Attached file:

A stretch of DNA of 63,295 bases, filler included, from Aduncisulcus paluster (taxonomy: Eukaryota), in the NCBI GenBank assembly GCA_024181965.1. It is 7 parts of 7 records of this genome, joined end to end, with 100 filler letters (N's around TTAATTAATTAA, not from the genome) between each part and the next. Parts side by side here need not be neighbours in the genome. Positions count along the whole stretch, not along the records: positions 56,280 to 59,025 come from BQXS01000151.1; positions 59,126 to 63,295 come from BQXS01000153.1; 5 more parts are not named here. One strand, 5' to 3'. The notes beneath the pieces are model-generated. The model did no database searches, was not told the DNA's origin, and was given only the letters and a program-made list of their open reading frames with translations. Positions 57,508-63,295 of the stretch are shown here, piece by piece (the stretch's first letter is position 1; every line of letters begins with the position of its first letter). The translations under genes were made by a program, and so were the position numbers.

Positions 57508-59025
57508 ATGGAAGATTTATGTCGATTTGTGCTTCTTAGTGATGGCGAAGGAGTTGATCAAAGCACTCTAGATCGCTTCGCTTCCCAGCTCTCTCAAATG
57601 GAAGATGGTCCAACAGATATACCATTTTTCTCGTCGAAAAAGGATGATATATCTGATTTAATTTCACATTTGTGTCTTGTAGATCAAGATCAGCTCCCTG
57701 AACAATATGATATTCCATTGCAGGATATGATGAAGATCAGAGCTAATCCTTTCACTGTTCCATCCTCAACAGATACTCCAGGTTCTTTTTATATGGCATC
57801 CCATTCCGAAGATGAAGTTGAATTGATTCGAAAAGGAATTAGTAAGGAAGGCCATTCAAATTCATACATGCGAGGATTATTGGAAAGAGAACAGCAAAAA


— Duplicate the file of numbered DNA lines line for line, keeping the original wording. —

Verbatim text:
A stretch of DNA of 63,295 bases, filler included, from Aduncisulcus paluster (taxonomy: Eukaryota), in the NCBI GenBank assembly GCA_024181965.1. It is 7 parts of 7 records of this genome, joined end to end, with 100 filler letters (N's around TTAATTAATTAA, not from the genome) between each part and the next. Parts side by side here need not be neighbours in the genome. Positions count along the whole stretch, not along the records: positions 56,280 to 59,025 come from BQXS01000151.1; positions 59,126 to 63,295 come from BQXS01000153.1; 5 more parts are not named here. One strand, 5' to 3'. The notes beneath the pieces are model-generated. The model did no database searches, was not told the DNA's origin, and was given only the letters and a program-made list of their open reading frames with translations. Positions 57,508-63,295 of the stretch are shown here, piece by piece (the stretch's first letter is position 1; every line of letters begins with the position of its first letter). The translations under genes were made by a program, and so were the position numbers.

Positions 57508-59025
57508 ATGGAAGATTTATGTCGATTTGTGCTTCTTAGTGATGGCGAAGGAGTTGATCAAAGCACTCTAGATCGCTTCGCTTCCCAGCTCTCTCAAATG
57601 GAAGATGGTCCAACAGATATACCATTTTTCTCGTCGAAAAAGGATGATATATCTGATTTAATTTCACATTTGTGTCTTGTAGATCAAGATCAGCTCCCTG
57701 AACAATATGATATTCCATTGCAGGATATGATGAAGATCAGAGCTAATCCTTTCACTGTTCCATCCTCAACAGATACTCCAGGTTCTTTTTATATGGCATC
57801 CCATTCCGAAGATGAAGTTGAATTGATTCGAAAAGGAATTAGTAAGGAAGGCCATTCAAATTCATACATGCGAGGATTATTGGAAAGAGAACAGCAAAAA